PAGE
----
Weather Policy

Weather Policy

In the event of poor weather conditions or extreme heat, a coached tennis session may be cancelled.  The decision on whether to cancel a session for health and safety reasons will be taken by the Coach responsible for that session.  

Some sessions will go ahead in bad weather.  Others will not.  Please assume in the first instance that all sessions will go ahead and bring suitable waterproof or cold weather clothes for the conditions.

If the Coach decides that a session needs to be cancelled before the session begins, or before the end of 20 minutes into that session, this session will be refunded.

In the event of such a cancellation, you will be contacted by email or text using the contact details you have provided to the ClubSpark booking service.  Please ensure that these details are correct and please confirm receipt of the lesson cancellation on each occasion. (Coaches will contact everyone in the class at once and so will not be able to respond individually to texts, e-mails or calls querying the weather).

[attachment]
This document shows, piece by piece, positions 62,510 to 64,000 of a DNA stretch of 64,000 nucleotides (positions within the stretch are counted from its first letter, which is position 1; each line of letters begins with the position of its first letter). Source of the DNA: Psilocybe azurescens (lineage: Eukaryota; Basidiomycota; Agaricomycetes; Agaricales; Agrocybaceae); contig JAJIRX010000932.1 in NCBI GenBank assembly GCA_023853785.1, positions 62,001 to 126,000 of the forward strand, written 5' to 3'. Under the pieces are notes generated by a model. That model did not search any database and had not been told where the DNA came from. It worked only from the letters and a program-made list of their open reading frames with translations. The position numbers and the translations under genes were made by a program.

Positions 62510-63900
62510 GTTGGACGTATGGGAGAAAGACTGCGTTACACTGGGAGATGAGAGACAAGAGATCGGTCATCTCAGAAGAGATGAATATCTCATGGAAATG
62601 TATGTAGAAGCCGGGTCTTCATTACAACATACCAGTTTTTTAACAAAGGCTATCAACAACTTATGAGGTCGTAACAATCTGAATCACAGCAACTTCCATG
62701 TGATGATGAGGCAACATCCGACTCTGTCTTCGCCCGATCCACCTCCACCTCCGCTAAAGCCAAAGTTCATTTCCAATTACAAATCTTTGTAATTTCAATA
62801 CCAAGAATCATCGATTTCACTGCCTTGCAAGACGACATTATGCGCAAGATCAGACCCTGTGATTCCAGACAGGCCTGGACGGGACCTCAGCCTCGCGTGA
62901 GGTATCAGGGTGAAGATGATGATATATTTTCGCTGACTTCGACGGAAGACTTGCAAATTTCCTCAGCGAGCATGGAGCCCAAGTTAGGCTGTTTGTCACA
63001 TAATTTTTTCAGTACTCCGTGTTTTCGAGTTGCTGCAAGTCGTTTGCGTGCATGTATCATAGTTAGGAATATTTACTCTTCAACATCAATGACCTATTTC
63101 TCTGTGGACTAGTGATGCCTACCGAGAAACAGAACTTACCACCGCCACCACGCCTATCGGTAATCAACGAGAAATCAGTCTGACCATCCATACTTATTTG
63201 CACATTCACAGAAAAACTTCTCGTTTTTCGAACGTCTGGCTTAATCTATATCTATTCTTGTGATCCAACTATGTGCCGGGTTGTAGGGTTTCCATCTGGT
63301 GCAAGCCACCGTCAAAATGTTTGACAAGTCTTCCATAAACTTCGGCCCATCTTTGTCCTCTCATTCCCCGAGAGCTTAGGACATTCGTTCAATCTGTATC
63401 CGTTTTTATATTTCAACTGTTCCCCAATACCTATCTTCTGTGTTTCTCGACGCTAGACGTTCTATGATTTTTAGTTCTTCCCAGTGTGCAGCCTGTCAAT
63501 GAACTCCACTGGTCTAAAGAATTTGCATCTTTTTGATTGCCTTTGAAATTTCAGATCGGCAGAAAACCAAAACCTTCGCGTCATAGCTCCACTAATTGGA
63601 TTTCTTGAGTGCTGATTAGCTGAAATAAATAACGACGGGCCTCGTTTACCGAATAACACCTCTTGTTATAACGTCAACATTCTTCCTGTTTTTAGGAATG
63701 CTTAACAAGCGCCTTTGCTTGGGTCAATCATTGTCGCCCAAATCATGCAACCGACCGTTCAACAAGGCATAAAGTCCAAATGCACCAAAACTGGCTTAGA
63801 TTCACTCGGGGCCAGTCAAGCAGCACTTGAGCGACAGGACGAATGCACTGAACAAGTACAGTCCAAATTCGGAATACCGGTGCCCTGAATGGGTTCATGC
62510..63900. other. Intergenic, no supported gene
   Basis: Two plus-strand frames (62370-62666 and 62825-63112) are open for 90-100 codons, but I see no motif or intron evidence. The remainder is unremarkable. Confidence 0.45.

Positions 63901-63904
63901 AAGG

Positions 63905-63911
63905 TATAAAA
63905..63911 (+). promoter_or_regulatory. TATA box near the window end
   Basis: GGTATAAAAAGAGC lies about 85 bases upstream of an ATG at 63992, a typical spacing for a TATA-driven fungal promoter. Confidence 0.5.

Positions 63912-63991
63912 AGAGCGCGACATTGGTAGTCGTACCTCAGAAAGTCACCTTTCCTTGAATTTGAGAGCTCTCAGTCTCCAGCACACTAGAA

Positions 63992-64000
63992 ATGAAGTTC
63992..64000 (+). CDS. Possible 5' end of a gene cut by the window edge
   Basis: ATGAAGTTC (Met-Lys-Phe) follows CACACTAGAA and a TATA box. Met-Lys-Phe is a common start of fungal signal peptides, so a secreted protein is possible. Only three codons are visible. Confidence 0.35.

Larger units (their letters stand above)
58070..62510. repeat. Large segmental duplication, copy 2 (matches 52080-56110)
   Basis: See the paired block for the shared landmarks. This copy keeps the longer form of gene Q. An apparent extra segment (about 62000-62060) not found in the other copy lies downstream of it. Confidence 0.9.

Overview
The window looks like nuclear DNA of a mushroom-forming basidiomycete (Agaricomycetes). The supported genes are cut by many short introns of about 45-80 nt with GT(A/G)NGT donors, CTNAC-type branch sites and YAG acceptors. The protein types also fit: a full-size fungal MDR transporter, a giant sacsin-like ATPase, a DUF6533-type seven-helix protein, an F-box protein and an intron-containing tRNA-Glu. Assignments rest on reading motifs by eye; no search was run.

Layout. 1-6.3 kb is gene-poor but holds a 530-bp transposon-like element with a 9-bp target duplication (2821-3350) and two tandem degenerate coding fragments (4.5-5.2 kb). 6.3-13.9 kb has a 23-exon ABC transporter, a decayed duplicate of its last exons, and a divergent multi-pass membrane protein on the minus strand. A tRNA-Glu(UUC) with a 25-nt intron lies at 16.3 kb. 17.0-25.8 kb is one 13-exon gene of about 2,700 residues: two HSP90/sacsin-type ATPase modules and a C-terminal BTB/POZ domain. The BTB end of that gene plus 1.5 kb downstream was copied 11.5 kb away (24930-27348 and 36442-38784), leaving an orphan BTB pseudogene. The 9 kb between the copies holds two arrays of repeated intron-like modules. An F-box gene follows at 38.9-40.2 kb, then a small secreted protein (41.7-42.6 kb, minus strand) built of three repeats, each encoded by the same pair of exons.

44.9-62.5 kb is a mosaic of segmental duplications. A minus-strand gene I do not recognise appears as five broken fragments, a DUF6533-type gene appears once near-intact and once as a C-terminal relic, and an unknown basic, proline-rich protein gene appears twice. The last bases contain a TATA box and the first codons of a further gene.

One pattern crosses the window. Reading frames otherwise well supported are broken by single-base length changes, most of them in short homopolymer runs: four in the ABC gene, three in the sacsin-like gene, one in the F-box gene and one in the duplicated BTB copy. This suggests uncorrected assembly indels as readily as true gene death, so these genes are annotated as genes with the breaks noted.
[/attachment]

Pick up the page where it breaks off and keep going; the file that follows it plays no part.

Sometimes, decisions will be taken last minute, as the weather is so changeable.  While we are always keen for sessions to go ahead, please respect that the health and safety of our players and coaches is our first consideration. 

Sun Safety Code

York House Gardens recognises the importance of protection against the potential harmful effects of the sun. While this is relevant to all players, it is particularly important for our junior members.

We recommend following simple guidance is extracted from the Outdoor Kids Sun Safety Code:

  • Clothing is the best form of defence - children should wear long sleeved shirts, caps and sunglasses
  • We recommend the use of SPF30+ sunscreen - don't forget the hard to reach places
  • All children should bring water bottles and should be encouraged to drink regularly
  • Avoid playing in extremes of heat, for example temperatures over 30C
  • Look out for signs of heat exhaustion - fatigue, dizziness, headache, nausea or hot, red and dry skin
  • Coaches should lead by example

The following is guidance to coaches on ways to help get the message across:

  • Read the Outdoor Kids Sun Safety Code yourself, and lead by example
  • Pay special attention to children with disabilities and learning difficulties
  • Talk about sun protection in a positive, engaging and fun way
  • Have a Q&A session, asking kids what they know about the sun
  • Clothing and eye protection should be the first line of defence
  • Remember the "hard-to-get-to" places - backs of knees; ears; eye area; neck and nose; scalp

Remind kids that they can burn even on cloudy days in summer.

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